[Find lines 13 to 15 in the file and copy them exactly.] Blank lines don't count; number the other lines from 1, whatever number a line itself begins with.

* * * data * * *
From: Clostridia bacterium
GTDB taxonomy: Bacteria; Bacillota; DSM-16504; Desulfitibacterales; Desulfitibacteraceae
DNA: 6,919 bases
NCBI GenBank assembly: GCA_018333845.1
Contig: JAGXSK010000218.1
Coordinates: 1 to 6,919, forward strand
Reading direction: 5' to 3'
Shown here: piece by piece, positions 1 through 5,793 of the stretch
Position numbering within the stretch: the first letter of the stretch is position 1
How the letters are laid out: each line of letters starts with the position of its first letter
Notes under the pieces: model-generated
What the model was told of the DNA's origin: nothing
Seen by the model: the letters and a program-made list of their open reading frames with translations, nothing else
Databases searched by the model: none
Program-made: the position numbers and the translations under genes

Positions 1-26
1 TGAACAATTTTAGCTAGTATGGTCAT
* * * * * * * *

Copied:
Seen by the model: the letters and a program-made list of their open reading frames with translations, nothing else
Databases searched by the model: none
Program-made: the position numbers and the translations under genes